Amazon Books A Big Sales Increase
A gaudy 20 percent increase in net sales for the first quarter of 2006 was offset by Amazon’s early adoption of stock-based compensation expense accounting, which hit net income hard.
Employee stock expenses gave investors heartburn as net income only reached $51 million under the new accounting rules adopted by Amazon. Free cash flow, used by some investors to judge a company’s strength, grew 20% to $501 million for the trailing twelve months, compared with $417 million for the trailing twelve months ended March 31, 2005.
The company cited its Amazon Prime program as a strength. It debuted in February 2005, and offers unlimited 2-day shipping with no minimum order in exchange for a $79 membership fee:
Among its highlights, Amazon noted the implementation of click-to-call functionality for its US, UK, German, and French websites. That allows visitors to quickly reach a customer service rep for assistance.
Unfavorable currency exchange rates hurt Amazon’s international business. Although sales from the U.K., German, Japanese, French and Chinese sites were $1.03 billion, gaining 18 percent from the same period in 2005, results without that impact would have delivered a 20 percent increase instead.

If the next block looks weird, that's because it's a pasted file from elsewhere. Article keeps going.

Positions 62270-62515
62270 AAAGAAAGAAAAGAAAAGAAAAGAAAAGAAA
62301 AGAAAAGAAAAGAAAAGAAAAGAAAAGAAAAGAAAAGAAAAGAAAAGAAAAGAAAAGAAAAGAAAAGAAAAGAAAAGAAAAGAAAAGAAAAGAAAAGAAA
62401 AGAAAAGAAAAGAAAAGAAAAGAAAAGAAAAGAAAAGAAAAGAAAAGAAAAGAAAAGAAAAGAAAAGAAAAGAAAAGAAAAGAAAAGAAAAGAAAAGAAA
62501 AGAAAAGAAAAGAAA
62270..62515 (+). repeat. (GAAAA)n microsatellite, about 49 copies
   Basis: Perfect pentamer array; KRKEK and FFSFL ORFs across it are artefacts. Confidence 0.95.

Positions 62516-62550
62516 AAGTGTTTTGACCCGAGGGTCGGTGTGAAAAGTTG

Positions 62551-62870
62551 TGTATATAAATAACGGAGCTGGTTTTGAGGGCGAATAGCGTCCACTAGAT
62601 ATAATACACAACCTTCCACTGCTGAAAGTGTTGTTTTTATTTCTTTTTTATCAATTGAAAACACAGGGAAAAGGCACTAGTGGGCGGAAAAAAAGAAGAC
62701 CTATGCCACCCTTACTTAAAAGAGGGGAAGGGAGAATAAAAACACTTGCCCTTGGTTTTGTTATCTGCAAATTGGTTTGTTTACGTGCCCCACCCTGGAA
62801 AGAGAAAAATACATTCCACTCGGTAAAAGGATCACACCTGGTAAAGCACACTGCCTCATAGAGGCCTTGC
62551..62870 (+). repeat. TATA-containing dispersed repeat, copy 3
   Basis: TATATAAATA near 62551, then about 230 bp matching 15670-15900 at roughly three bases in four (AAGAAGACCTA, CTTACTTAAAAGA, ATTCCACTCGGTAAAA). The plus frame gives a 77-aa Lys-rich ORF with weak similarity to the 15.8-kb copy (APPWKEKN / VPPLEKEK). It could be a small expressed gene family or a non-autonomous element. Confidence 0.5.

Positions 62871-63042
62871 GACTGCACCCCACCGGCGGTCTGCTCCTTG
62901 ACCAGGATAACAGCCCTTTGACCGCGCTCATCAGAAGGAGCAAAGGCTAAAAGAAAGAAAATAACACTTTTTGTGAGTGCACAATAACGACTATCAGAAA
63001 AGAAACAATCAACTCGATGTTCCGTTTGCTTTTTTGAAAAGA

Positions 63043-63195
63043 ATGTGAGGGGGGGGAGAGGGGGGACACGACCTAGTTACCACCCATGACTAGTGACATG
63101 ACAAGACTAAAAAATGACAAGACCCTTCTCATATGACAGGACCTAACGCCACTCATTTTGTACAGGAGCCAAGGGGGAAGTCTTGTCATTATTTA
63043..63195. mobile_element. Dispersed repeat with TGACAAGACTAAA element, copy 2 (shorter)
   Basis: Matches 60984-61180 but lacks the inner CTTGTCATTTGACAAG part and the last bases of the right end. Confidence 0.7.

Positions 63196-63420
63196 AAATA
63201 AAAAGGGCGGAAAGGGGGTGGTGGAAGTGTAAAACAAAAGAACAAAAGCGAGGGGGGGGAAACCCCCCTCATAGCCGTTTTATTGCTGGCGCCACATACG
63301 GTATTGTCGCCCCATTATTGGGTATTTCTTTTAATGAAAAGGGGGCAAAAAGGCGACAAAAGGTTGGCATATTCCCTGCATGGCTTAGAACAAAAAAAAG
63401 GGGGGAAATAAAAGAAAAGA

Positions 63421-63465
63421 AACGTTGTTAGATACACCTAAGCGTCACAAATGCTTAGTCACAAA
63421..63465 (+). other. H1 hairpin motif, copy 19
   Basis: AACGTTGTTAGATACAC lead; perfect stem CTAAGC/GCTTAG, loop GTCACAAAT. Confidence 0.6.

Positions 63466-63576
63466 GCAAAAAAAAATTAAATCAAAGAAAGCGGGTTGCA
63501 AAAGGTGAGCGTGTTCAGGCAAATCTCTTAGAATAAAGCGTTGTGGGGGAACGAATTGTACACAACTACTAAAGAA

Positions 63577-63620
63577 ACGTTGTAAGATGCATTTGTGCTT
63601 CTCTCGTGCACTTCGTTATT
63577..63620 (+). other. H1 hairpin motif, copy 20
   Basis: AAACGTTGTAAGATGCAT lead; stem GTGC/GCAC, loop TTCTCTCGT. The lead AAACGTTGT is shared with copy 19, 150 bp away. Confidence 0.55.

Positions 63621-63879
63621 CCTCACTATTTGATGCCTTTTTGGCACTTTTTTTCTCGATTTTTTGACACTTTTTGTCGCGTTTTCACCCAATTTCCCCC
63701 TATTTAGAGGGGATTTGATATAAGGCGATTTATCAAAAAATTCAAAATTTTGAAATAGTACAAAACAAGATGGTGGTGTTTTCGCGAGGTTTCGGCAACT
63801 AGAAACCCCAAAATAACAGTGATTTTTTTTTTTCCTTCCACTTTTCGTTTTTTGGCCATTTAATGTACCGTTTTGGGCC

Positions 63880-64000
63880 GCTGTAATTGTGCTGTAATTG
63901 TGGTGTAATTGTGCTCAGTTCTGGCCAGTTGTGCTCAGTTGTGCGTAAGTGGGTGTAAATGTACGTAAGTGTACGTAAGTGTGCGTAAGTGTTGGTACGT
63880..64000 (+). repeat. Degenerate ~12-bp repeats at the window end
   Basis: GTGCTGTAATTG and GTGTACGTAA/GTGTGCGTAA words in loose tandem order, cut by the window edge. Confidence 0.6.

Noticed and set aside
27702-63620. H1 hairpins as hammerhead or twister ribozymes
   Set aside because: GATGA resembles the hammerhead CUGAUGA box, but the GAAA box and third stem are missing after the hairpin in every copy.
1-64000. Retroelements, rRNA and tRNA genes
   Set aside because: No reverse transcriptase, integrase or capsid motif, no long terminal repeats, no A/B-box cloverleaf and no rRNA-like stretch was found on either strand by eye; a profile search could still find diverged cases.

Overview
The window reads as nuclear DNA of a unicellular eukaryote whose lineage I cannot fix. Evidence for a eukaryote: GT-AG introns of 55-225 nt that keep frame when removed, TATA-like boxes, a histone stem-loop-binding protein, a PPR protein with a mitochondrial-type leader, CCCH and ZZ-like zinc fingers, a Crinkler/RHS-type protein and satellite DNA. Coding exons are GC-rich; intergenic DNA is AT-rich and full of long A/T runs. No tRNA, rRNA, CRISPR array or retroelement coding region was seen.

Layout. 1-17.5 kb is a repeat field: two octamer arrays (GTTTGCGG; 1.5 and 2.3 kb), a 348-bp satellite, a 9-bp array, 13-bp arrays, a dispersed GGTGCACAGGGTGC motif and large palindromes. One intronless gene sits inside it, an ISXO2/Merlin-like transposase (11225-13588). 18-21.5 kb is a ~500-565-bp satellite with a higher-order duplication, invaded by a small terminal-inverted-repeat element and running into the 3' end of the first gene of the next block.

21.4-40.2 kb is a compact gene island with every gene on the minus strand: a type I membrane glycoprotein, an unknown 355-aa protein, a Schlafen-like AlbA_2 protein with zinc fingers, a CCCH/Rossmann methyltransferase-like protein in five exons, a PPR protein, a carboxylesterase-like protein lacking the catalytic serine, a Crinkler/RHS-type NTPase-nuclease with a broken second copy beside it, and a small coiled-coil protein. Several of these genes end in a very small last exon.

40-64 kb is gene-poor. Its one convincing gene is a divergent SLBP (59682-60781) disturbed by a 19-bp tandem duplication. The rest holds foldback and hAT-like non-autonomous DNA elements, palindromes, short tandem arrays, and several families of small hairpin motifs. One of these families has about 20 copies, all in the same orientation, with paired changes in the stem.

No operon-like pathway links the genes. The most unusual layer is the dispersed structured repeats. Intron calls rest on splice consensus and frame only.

Amazon also addressed the legal battle it is facing against Toys ‘R’ Us, which could ultimately push down its operating profit in 2006:
A judge in New Jersey ruled in favor of Toys ‘R’ Us in March. She found Amazon at fault for promising Toys exclusive rights to be Amazon’s toyseller, then finding and placing other toy retailers on its side, frequently next to Toys’ listings.
Amazon claimed Toys’ inability to keep hot items in stock as agreed damaged Amazon’s sales during the 2003 holiday season. A lawsuit from Amazon followed, along with Amazon finding additional toy retailers to partner with for the site.
Although Amazon wants to continue to offer toys from its site, it will have to compete with Toys ‘R’ Us and with Wal-Mart, which is the top toy retailer ahead of Toys ‘R’ Us. That may prove troublesome when the 2006 holiday shopping season begins for Amazon.
David Utter is a staff writer for WebProNews covering technology and business.